I like the appearance of the clock. I didn’t always watch it, but when time was tight, I could see it tick over the 20 minute mark quietly which meant that for me as a viewer, I knew more than the characters did in that moment in terms of the possible consequences.

    Everyone had a good part to play in it and it was nice to see the whole team working together for a good outcome (one of the hallmarks of the ‘Alan Alda’ era, contrary to popular belief, is that the spoils were equally shared in terms of both lines and A plots across the seasons).

  13. Literally my only complaint with this episode is that in my opinion they should have somehow made it a little more obvious that they’d gone over the time-limit with the clock in the corner; either having it stop ticking when the time was up or else have a marker somewhere on the clock to keep a reminder to the audience of what time they’re running to. As it is, no matter how many times I watch this episode I’m constantly forgetting that they’ve gone over until Kellye’s expression when she looks at her watch since I’m always getting drawn into the episode too much to keep a constant eye on the clock in the corner. But then that may just be me. Also, the best thing about this episode has to be Klinger’s Potter impersonation; he has the cadences down almost perfect!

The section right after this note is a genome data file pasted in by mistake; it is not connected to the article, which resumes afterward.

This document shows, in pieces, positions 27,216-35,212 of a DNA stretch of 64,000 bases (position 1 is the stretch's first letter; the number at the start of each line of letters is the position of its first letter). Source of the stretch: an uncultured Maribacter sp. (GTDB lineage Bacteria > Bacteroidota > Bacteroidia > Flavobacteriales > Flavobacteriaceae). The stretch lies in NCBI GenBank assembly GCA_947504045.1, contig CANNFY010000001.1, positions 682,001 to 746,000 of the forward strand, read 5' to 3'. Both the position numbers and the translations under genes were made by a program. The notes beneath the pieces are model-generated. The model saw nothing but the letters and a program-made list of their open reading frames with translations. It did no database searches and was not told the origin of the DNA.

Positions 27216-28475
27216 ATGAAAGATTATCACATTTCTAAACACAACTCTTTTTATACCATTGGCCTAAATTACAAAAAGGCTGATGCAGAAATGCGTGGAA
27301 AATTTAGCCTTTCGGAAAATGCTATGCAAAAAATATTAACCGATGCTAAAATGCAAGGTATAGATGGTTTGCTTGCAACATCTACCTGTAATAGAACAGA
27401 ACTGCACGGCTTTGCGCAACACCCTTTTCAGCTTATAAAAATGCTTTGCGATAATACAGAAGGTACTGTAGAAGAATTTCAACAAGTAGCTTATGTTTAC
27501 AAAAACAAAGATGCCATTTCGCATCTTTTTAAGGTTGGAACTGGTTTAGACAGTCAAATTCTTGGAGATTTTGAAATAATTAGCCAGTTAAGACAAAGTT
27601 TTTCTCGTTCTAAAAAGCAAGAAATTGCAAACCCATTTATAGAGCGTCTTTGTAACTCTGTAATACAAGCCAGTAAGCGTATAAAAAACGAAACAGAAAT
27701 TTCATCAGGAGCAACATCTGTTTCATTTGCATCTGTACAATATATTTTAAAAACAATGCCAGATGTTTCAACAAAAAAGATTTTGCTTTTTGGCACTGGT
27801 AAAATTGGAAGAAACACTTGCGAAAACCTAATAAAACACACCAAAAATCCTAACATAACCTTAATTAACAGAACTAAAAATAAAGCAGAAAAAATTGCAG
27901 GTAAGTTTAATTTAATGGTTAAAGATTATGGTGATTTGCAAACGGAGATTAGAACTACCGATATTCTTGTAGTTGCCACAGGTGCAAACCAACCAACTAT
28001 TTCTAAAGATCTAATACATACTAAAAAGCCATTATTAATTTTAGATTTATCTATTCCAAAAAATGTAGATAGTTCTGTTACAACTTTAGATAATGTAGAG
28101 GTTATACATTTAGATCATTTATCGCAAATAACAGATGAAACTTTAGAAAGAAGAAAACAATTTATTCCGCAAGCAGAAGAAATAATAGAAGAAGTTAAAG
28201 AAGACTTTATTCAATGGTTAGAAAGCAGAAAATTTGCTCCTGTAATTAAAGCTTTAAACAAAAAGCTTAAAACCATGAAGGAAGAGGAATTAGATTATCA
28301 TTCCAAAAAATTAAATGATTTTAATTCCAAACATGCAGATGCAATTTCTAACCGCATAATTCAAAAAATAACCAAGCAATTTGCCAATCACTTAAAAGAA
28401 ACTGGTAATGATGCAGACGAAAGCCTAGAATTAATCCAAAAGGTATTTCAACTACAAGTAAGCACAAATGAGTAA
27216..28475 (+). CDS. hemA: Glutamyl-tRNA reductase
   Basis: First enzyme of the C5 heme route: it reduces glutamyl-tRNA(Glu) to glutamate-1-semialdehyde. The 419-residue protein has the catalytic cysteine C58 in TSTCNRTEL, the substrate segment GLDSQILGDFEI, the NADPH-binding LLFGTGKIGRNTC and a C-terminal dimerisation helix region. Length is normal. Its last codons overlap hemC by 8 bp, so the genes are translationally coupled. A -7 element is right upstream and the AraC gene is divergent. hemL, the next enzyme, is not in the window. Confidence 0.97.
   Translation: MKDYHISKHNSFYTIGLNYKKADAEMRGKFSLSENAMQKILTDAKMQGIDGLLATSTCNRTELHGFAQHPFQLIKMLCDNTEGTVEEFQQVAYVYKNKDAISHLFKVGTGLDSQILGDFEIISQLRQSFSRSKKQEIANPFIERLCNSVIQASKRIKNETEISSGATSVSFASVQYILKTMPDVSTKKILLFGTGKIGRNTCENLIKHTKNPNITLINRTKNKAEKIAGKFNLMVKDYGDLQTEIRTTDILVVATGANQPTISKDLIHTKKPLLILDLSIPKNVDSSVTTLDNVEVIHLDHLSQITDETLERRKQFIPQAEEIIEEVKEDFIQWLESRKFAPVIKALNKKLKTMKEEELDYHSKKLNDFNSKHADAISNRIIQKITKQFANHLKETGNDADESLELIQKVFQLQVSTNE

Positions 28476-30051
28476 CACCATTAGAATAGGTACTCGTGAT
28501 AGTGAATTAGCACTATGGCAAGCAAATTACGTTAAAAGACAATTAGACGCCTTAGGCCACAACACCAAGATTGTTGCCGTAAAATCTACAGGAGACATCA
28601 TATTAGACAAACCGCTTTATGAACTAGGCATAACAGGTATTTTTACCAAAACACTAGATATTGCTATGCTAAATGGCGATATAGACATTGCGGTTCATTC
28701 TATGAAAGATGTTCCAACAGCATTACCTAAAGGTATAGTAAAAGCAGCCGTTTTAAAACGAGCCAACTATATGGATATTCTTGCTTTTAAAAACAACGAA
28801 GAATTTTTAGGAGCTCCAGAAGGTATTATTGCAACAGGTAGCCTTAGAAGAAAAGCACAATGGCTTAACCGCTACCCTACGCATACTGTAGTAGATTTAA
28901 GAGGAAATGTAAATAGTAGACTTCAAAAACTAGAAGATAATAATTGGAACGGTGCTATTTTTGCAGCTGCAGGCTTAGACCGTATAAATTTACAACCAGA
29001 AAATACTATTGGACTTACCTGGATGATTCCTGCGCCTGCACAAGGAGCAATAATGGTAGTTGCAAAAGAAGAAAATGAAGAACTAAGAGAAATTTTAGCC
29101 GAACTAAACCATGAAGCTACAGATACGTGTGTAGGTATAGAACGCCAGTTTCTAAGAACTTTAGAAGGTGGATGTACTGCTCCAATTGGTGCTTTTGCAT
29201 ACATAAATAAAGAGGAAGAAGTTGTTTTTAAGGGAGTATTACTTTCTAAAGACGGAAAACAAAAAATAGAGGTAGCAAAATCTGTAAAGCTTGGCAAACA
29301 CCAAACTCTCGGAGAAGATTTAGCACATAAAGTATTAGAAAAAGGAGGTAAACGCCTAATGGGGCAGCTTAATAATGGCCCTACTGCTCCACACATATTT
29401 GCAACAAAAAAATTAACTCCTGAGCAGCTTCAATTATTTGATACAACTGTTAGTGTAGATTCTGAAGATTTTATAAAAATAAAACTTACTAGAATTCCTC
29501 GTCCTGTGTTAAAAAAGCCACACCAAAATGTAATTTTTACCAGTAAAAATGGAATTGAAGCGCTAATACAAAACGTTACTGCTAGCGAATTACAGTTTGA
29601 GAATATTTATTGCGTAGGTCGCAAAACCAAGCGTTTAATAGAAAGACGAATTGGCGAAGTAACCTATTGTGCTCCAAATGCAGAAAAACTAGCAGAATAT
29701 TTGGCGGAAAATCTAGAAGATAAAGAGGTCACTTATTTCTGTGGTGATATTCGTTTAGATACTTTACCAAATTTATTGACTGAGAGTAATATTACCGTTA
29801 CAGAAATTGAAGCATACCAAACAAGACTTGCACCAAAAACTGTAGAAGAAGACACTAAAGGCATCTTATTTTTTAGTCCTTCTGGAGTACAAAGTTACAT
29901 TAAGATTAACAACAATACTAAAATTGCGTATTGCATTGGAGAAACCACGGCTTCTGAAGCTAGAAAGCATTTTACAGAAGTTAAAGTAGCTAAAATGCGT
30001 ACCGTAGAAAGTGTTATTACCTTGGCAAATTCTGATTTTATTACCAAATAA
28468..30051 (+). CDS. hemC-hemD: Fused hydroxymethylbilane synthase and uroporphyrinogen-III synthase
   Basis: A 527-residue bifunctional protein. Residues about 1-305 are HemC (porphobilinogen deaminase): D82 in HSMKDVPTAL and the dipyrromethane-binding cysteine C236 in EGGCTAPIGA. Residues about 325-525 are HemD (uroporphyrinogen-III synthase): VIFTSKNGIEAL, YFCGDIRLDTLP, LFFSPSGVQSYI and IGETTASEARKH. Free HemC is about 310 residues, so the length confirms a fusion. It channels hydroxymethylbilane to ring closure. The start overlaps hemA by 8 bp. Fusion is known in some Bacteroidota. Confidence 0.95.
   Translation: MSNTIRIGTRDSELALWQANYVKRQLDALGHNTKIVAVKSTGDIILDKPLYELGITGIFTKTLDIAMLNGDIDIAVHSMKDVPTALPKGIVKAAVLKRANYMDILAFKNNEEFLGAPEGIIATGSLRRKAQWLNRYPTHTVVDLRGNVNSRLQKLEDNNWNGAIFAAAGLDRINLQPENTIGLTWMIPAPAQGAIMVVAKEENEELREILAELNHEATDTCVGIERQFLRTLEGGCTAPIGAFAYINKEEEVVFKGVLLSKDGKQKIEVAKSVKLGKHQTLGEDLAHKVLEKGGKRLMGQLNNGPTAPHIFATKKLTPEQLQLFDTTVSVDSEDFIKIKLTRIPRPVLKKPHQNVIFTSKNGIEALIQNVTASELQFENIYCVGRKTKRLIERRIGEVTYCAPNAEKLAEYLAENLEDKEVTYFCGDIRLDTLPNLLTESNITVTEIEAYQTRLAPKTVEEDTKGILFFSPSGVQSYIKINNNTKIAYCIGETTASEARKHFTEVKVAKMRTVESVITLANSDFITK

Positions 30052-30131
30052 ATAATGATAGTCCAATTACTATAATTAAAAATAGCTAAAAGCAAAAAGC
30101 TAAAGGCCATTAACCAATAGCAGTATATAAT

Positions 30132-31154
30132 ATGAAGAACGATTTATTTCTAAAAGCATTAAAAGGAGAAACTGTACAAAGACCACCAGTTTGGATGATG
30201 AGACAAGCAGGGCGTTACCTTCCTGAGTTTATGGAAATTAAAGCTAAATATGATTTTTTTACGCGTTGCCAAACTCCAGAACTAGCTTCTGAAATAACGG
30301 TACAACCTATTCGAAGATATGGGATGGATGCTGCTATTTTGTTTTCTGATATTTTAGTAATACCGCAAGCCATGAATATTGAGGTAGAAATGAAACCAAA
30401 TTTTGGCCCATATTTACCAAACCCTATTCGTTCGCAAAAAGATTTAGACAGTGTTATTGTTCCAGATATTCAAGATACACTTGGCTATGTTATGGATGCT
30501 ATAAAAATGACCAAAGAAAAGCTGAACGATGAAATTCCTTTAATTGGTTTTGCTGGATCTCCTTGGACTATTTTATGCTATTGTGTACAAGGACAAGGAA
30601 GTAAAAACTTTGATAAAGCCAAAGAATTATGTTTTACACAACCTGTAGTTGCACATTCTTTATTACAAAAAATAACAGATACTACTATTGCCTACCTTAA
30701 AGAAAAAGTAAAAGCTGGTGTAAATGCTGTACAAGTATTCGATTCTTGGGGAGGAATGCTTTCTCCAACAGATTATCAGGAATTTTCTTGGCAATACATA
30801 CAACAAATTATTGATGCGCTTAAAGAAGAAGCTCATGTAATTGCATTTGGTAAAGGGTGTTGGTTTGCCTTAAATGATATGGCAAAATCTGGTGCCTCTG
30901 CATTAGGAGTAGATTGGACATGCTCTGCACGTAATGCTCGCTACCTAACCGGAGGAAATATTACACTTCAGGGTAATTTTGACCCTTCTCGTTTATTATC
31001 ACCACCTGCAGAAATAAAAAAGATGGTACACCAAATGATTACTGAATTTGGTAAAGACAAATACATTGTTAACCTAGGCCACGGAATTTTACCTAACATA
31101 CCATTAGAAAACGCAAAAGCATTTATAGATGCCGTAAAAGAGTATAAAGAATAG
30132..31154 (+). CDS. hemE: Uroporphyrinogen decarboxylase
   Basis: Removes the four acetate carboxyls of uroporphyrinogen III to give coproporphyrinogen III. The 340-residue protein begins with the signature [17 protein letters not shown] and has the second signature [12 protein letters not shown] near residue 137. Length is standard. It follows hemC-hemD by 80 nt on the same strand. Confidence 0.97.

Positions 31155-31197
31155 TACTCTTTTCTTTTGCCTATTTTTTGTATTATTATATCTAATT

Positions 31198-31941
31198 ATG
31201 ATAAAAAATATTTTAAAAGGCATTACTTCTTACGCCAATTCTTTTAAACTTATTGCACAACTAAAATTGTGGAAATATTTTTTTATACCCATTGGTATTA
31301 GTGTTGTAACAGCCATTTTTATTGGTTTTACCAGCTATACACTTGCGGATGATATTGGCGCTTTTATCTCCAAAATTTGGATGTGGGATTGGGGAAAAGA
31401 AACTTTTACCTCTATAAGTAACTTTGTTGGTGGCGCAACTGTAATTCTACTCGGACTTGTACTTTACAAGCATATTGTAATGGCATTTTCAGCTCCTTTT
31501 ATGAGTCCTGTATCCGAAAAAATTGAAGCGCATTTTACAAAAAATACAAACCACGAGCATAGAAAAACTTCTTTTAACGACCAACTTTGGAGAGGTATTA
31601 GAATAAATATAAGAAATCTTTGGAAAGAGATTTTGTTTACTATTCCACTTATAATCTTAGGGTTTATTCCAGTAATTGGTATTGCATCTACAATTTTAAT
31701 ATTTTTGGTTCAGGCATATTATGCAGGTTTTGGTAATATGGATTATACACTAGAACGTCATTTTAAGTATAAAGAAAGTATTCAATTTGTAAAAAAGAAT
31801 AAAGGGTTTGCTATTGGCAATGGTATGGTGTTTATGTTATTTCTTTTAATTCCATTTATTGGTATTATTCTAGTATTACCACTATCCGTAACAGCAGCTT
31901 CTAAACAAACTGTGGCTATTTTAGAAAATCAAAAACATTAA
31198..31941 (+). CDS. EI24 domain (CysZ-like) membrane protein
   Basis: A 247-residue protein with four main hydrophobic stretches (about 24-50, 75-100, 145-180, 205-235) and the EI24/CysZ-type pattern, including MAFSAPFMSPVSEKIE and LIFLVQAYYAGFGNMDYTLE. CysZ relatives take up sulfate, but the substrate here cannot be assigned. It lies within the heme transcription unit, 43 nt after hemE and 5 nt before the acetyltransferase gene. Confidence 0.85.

Generally speaking, I adore these more experimental episodes. Especially the ones in the later seasons when they were increasingly unafraid to just go all out. You get some hits and some misses (sometimes even within the same episode) but all of them are memorable in some way; at the end of the day, I’d much rather that than have the show just remain completely cookie-cutter safe but ultimately fairly unmemorable.

    1. One of the things I like about M*A*S*H is how they weren’t afraid to challenge themselves and try new ideas. It not only showed the brilliant talents of the writers, but of the cast members also; they did an amazing job rising to the challenges.